Did your research run parallel with the message about sexual liberation for women espoused by Helen Gurley Brown and Cosmopolitan (August 1977 cover pictured right)?

I didn’t read Cosmo in the Seventies because we as feminists were too pure to read it, so I can’t really judge. I imagine that they didn’t write about it before I did.  A long academic paper was written accusing me of being the one who started the trend of all these women’s magazines to have sex questionnaires in every issue and then went on to say how terrible I was. It’s not my fault what they did with it. Cosmo was the vehicle for explaining that it was OK to have sex and be single. Helen Gurley Brown became a figure of triviality for some reason but she felt that she did a great service to women, because she broke them out of this bond of the virginity thing in the Fifties. She took me out to lunch once. She said there was a man at the publishing house who asked her to write her book. "Didn’t someone ask you to write your book?" I said no. She said, “You mean you’re like the Lone Ranger?” I said, “I guess so.”

Did the fact that you were blonde and attractive and evidently took an interest in the way you looked in some way confuse your sisters?

I read some articles that said they found it confusing. How could I be so politically correct and right on and at the same time look so incorrect? It’s my right to dress the way I want but there is probably a better answer. It’s all about who are women? I remember when I published my first book I was having lots of talks with my friends about what I should wear. Some said, “You should wear something like a suit.” Others said, “You should wear a clinical outfit like a white jacket like Masters and Johnson.” Others said, “You should wear what you want.” On the other hand it was clear that I shouldn’t wear make-up and I shouldn’t shave my legs.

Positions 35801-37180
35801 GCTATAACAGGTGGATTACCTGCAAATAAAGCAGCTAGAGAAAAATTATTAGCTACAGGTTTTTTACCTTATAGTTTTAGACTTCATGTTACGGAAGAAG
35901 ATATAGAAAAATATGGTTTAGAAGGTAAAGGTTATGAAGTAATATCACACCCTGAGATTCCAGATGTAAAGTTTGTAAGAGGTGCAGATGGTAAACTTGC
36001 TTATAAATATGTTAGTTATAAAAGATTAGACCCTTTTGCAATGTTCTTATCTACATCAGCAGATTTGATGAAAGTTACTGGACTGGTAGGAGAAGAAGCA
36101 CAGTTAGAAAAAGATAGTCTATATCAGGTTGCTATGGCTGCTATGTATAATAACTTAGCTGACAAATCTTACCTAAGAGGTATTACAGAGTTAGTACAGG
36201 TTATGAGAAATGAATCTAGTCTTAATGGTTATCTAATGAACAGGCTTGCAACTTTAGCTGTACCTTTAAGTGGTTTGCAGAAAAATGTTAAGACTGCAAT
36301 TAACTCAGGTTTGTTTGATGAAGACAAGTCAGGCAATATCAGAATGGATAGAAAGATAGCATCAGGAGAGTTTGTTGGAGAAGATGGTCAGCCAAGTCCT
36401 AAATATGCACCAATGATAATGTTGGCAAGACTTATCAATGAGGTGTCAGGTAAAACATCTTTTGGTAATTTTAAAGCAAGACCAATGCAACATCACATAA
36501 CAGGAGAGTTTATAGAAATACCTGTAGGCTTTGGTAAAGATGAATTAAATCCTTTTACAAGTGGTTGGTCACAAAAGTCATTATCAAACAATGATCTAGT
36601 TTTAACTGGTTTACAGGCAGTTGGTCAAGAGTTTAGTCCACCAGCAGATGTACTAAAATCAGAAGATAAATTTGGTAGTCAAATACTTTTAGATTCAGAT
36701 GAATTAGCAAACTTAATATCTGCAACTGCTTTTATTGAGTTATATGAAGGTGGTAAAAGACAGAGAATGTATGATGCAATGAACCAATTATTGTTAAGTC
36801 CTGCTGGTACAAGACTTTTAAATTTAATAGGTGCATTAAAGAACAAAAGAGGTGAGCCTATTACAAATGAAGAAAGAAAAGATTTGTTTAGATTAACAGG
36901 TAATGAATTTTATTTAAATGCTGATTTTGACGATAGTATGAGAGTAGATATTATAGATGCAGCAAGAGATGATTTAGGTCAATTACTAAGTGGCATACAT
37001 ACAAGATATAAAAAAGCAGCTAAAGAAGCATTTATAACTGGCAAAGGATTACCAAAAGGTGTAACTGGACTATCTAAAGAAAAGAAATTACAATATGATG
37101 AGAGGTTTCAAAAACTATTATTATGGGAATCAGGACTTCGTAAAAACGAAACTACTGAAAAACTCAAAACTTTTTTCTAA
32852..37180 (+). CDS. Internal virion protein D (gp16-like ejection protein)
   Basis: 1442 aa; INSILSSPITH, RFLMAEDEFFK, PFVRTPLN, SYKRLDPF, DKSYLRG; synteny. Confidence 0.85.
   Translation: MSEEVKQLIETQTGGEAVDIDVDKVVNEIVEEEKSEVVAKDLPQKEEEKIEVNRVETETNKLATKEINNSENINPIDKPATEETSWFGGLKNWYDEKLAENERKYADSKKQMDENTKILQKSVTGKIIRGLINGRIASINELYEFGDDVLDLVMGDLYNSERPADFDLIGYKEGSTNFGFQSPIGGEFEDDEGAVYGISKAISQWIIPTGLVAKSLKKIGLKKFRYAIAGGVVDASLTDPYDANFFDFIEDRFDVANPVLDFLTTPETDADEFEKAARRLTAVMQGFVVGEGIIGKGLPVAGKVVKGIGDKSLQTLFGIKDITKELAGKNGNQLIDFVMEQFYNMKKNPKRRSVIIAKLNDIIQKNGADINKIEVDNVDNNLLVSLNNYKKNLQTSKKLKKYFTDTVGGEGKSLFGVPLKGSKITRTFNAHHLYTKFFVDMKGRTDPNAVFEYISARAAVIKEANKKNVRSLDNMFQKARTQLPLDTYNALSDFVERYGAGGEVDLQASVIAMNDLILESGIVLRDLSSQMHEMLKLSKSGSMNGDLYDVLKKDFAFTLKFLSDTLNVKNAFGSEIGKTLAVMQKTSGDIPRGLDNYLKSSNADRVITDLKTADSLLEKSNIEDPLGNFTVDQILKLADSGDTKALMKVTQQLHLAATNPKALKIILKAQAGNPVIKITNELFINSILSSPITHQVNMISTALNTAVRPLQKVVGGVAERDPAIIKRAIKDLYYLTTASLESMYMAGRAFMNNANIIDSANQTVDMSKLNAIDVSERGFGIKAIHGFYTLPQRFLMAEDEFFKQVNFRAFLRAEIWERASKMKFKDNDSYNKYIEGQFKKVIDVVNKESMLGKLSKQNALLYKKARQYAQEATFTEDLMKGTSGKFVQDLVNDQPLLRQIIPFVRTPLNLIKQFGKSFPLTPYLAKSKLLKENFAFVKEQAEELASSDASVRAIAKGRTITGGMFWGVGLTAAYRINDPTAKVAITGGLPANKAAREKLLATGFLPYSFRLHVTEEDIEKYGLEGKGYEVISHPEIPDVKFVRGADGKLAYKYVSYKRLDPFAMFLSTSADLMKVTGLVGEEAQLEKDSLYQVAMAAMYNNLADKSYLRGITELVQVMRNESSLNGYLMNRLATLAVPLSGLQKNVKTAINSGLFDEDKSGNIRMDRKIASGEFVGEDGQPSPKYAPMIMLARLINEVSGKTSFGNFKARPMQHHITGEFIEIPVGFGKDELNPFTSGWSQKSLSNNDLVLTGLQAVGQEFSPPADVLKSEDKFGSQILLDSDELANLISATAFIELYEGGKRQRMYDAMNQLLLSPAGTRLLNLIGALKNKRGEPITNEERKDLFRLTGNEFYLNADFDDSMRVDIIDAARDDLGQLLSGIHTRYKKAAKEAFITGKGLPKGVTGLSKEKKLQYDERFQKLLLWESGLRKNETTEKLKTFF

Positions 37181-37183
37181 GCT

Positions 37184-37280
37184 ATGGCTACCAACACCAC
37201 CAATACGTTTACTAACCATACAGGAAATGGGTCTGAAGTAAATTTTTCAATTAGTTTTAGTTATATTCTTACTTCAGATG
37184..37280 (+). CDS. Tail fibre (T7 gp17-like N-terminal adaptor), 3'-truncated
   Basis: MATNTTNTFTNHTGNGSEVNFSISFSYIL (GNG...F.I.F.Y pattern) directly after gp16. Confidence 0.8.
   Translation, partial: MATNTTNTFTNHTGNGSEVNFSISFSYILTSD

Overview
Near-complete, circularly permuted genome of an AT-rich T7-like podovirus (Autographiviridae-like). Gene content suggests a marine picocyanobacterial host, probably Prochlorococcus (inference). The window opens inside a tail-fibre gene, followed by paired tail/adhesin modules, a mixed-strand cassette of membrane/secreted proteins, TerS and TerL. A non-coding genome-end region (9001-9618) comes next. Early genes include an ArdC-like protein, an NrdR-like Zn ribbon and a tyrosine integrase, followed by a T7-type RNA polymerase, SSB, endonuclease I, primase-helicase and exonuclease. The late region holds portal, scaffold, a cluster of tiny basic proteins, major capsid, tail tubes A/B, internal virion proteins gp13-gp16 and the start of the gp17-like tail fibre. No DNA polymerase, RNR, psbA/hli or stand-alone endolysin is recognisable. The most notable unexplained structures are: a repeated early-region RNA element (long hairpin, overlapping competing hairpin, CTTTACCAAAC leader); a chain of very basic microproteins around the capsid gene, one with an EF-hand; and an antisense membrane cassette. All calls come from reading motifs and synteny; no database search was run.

With the first book I hadn’t any money at all so I was wearing whatever I had. I think I bought one dress which cost $140. I wore it everywhere, and that seemed to work pretty well. I remember there were reporters who did make fun of my clothing. With my second book I was determined that wouldn’t happen so I bought some of those power suits with the shoulder pads, and those were OK. But it was like putting on a costume. I started realising that I wasn’t dressing the way I wanted to, and there would be a big difference between how I would dress in private and how I would dress if I had to present a public issue. Then I started going through a stage where I would dress the way I wanted, then a stage where in a way I tried the most extreme versions of female appearance and dressing. So there are four or five different strands here and one is that I think femininity has lots of good qualities and shouldn’t be completely excluded from cultural choice. I like femininity.

What’s your stance on plastic surgery?

I think it’s OK. It was invented by a woman, by the way. No one seems to know this: Madame Claude.

You've asked many women about their sexual experiences. In your autobiography book you write about your own sexual experiences, including one when you are quite young.

You’re just learning. It takes a while to learn how to really enjoy sex. I was 15. I think that that’s not such a young age for a lot of kids.

How long did it take you to learn?

I think a lifetime. I always wanted to write about book how you learn to love. Loving is of course an art. It takes ages to even begin. If we were all experts we wouldn’t all have so many problems.

The clitoris was something that hadn’t been talked about for maybe 100 years